Research Topic

Liquid Biopsy: a Tool for Better Understanding of the Metastatic Process Ecosystem

About this Research Topic

Liquid biopsy, a non-invasive diagnostic technique, allows access to biomarkers found in bodily fluids, primarily blood-borne biomarkers. This sampling technique has received great attention in the field of oncology, where the term more precisely refers to the sampling of circulating tumor cells (CTCs), ...

Liquid biopsy, a non-invasive diagnostic technique, allows access to biomarkers found in bodily fluids, primarily blood-borne biomarkers. This sampling technique has received great attention in the field of oncology, where the term more precisely refers to the sampling of circulating tumor cells (CTCs), circulating-free tumor nucleic acids (ctNAs), and tumor-secreted extracellular vesicles (tEVs), all of which can be found in the blood of cancer patients. These biomarkers have been mainly studied due to their clinically informative value for diagnostic, prognostic, and monitoring of response to therapy. However, CTCs, ctNAs, and tEVs also play an active role in the metastatic process, suggesting that liquid biopsies might also provide new opportunities to explore the biological and molecular mechanisms of tumor dissemination.

CTCs that shed from the primary tumor site are able to extravasate and, within a favorable microenvironment, proliferate to form a new metastatic lesion. CTCs can be associated with blood cells (e.g. platelets, lymphocytes), and part of that interaction is seemingly mediated by specific proteins expressed by both cell types. ctNAs can be actively taken up by cells and ultimately associate with cell chromosomes, suggesting that they may act as mobile genetic elements. Furthermore, tEVs are critical mediators of intercellular communication between tumor and stromal cells in local as well as distant microenvironments. Taken together, this multifaceted communication between CTCs and the surrounding blood microenvironment, which seems to involve ctNAs and tEVs, appears to have a significant role in shaping tumor progression.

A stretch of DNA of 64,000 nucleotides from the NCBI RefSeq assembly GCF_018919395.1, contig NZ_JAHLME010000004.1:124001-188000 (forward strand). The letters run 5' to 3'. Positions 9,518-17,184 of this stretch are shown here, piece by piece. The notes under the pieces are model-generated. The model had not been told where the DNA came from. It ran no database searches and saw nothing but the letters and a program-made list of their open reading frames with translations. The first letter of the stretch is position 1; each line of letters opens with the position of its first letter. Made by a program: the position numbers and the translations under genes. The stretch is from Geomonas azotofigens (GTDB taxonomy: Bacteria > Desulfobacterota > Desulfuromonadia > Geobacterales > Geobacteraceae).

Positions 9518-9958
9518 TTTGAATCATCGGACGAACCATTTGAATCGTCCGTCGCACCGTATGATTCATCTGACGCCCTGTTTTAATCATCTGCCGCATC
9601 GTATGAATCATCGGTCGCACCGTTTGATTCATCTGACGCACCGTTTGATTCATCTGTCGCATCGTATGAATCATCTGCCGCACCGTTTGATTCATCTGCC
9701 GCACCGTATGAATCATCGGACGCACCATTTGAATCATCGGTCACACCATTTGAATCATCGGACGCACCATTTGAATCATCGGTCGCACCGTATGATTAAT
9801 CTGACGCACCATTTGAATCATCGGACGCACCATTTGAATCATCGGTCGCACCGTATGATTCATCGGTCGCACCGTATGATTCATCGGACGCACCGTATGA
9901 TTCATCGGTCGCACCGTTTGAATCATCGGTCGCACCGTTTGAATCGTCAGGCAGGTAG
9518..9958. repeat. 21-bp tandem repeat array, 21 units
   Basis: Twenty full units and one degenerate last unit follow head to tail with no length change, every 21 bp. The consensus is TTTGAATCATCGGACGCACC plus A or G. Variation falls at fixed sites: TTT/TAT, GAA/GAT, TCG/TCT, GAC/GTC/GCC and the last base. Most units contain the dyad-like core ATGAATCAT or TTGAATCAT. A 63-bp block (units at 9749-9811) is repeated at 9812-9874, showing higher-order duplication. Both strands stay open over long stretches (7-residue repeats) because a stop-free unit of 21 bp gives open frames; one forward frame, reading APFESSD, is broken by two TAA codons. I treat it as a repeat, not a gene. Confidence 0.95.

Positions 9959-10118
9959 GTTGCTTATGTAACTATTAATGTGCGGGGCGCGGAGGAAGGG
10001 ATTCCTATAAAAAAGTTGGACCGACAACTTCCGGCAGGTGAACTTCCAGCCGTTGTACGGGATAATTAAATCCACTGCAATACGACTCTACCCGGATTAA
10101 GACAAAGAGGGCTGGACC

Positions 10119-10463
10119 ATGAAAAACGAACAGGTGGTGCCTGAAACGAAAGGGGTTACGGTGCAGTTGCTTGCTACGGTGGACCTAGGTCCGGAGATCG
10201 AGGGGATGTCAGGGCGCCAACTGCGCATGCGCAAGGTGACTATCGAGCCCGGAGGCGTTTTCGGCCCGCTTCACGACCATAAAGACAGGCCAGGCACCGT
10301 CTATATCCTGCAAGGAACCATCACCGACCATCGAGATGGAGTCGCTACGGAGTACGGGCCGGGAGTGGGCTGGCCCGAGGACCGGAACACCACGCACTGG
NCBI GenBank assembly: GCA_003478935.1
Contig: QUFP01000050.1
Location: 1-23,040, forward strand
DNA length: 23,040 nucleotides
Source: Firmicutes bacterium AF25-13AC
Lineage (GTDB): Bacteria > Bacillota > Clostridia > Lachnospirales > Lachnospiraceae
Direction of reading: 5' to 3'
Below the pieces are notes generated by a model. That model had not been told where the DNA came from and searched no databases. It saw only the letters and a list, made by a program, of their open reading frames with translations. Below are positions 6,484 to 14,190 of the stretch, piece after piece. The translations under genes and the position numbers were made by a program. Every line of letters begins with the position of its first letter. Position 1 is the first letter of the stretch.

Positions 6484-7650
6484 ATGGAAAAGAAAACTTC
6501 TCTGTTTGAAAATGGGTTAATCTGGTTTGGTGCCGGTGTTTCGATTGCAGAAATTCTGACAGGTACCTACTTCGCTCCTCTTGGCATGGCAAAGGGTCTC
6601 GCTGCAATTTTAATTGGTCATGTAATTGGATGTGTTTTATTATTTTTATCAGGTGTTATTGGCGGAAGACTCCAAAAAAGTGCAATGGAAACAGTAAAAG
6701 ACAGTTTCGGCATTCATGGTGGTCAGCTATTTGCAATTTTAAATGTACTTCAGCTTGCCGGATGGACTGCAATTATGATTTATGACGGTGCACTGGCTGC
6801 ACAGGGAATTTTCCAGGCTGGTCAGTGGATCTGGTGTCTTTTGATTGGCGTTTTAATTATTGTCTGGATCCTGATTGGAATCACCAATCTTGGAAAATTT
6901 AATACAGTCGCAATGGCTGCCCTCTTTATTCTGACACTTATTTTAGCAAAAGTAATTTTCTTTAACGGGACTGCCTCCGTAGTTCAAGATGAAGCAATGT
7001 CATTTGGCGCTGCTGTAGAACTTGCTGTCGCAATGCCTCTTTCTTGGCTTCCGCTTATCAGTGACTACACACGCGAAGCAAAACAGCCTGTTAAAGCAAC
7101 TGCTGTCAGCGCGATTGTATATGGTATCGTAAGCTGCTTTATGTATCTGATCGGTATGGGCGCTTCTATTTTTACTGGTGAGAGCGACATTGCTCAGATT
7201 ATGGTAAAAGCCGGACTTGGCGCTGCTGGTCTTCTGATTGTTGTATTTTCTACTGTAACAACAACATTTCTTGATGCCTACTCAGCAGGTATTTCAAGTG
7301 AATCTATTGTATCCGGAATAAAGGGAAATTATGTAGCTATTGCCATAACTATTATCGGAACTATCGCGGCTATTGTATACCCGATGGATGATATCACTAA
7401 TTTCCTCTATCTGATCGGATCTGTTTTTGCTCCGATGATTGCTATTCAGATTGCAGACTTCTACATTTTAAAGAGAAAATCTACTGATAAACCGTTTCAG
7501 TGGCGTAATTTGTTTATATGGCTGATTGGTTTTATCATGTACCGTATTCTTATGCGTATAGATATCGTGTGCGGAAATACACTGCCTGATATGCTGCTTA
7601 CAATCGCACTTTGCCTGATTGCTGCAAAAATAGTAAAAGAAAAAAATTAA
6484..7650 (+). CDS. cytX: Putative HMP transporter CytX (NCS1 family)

This Research Topic aims to highlight the different aspects of the biology of cancer metastasis that can be addressed with the application of liquid biopsies. We welcome Original Research and Review articles focused on, but not limited to, the nature of the interactions between CTCs, and other cell types during circulation in the bloodstream in which ctNAs and tEV play a key role. Potential sub-topics include:

1) Application of sensitive technologies for liquid biopsy.
2) Liquid biopsy and 3D culture, including organoid-based studies.
3) Circulating Tumour Cell-Derived Pre-Clinical Models.
4) CTCs, CNA and EVs molecular characterization.
5) CTCs, CNA and EVs interaction with both blood and tumor microenvironments.
6) CTCs, CNA and EVs impact in the metastatic process.


Keywords: liquid biopsy, metastasis, CTCs, cfDNA, cfmRNA, cfmiRNA, EVs, blood microenvironment


Important Note: All contributions to this Research Topic must be within the scope of the section and journal to which they are submitted, as defined in their mission statements. Frontiers reserves the right to guide an out-of-scope manuscript to a more suitable section or journal at any stage of peer review.

Recent Articles

Loading..

About Frontiers Research Topics

With their unique mixes of varied contributions from Original Research to Review Articles, Research Topics unify the most influential researchers, the latest key findings and historical advances in a hot research area! Find out more on how to host your own Frontiers Research Topic or contribute to one as an author.

Topic Editors

Loading..

Submission Deadlines

25 May 2020 Manuscript

Participating Journals

Manuscripts can be submitted to this Research Topic via the following journals:

Loading..

Topic Editors

Loading..

Submission Deadlines

25 May 2020 Manuscript

Participating Journals

Manuscripts can be submitted to this Research Topic via the following journals:

Loading..
Loading..

total views article views article downloads topic views

}
 
Top countries
Top referring sites
Loading..